Dubbed a “desk accessory”, it displays the local weather, a calendar, the current phase of the moon, and even the bin collection day, among other things. But what makes it extra-special is that it’s housed on a stylish laser-cut piece of acrylic, bent to allow it to stand. It’s an impressive piece of work.
John became fascinated with e-ink displays a while ago. One project which blew him away was a large display that resembled the front page of a newspaper, although it was very expensive. When he saw a cheaper e-ink project, however, he was persuaded to give it a go. “I set out simply to recreate an e-ink calendar project I had seen on the web, and I also wanted to learn Python,” he says.
Having recreated the project, he began to modify the code, learning how and why it worked. “One of the early ideas was to add a lunar-phase to the calendar,” he says. “A quick search in GitHub showed many examples of an algorithm to determine the phase of the moon for a given date. I then needed two dozen or so images of the moon in various phases and did an image search.”
It then struck him that he’d have to convert the images to black and white. “Back in the day, when I was cutting my teeth in programming on a Macintosh Plus, [Apple coder and MacPaint author] Bill Atkinson had a fantastic algorithm that made very pleasant 1-bit image results,” he says. “I found dithering websites with an Atkinson option, and the results with the moon images were fantastic. Perfectly reminiscent of the retro Mac experience.”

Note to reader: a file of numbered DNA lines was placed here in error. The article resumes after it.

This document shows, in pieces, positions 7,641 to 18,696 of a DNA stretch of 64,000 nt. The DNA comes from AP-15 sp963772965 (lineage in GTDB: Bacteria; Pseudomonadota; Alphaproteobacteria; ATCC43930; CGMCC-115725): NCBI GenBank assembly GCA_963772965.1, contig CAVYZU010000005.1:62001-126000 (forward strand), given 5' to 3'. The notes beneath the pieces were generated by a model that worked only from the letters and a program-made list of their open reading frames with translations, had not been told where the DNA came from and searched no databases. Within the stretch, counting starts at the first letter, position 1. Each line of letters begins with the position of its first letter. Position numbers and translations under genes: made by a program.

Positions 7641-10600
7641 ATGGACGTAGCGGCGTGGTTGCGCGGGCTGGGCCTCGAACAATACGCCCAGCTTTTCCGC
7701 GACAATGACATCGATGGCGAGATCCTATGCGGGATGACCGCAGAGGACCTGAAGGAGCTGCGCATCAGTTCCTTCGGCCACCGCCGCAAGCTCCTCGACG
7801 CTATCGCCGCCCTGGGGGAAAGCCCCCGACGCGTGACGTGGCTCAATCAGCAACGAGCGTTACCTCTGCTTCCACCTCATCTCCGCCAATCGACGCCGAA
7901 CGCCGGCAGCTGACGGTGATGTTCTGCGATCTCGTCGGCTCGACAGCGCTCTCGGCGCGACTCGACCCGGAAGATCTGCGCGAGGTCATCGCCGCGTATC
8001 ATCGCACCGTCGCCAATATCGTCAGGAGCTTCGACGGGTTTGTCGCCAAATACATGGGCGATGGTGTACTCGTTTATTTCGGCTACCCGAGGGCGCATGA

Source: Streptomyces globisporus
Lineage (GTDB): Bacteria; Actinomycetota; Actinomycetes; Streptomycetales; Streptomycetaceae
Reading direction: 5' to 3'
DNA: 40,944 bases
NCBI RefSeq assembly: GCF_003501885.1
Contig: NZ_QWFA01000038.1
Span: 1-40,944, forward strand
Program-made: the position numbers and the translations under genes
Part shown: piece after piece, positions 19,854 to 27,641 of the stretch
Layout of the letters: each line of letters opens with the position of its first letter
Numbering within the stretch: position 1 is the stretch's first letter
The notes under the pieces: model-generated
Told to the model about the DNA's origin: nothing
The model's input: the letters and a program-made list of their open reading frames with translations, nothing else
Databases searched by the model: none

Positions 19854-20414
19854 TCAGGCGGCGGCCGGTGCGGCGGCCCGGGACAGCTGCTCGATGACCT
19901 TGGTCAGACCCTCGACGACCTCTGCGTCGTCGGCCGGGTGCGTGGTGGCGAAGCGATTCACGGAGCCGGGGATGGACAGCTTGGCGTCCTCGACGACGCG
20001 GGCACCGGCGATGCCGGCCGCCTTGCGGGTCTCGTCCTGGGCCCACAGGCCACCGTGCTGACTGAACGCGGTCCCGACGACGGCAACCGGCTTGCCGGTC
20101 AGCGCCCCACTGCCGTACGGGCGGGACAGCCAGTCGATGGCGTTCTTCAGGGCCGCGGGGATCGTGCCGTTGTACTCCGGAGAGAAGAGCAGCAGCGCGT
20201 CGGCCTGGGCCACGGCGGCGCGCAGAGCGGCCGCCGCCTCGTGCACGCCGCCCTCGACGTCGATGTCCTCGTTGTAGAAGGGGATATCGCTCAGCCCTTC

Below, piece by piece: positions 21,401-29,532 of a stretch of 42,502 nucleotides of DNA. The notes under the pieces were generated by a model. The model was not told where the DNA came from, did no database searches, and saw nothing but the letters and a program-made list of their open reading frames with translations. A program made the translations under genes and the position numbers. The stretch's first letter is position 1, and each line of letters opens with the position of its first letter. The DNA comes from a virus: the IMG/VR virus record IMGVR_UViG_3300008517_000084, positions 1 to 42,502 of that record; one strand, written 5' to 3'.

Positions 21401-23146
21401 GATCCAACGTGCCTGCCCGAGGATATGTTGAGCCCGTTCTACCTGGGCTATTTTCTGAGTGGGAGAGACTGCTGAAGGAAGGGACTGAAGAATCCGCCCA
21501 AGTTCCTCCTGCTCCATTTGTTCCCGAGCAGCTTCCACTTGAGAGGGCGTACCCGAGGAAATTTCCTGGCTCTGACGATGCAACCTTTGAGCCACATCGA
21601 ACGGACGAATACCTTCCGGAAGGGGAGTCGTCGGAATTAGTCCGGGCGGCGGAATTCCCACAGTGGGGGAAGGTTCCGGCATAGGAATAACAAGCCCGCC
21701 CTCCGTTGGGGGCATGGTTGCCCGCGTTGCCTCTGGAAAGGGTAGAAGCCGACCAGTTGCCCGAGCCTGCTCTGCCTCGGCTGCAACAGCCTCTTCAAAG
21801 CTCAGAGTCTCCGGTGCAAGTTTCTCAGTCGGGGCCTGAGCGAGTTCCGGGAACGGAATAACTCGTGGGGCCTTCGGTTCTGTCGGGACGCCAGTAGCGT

It’s that simple
The idea for a non-interactive desktop hub grew. “I had the moon displayed in black and white Atkinson pixels,” he says. “That was when the whole idea came to me: to go all in and make the entire calendar look like an early Mac. The current date could be displayed in a window title (perhaps the name of a document being edited). Maybe a Finder window would display a list of folders with the names of them corresponding to upcoming events…”
The task entailed many hours using Affinity Photo and Pixelmator to crop and clean up pieces of art, the idea being to replicate the look of Apple’s System 6. Although it was always going to be a static, non-interactive project (you can’t click on the screen or move the windows), he arranged them in layers to look like an early Mac desktop. “It wasn’t too hard to drop them into the project and write code to render them,” he says. Yet he didn’t stop there.
John also created different layouts. “I thought it would be fun to mix it up. Maybe a MacWrite layout one day, Finder with folders the next, and so on,” he explains, urging anyone replicating his project to try their hand at adding more. “Hypercard, a classic Mac app, could inspire a couple of new layouts,” he says. “I only wish animation on e-ink displays was better. An After Dark layout, if you remember that classic screensaver, would be very cool, although probably not on the cards.”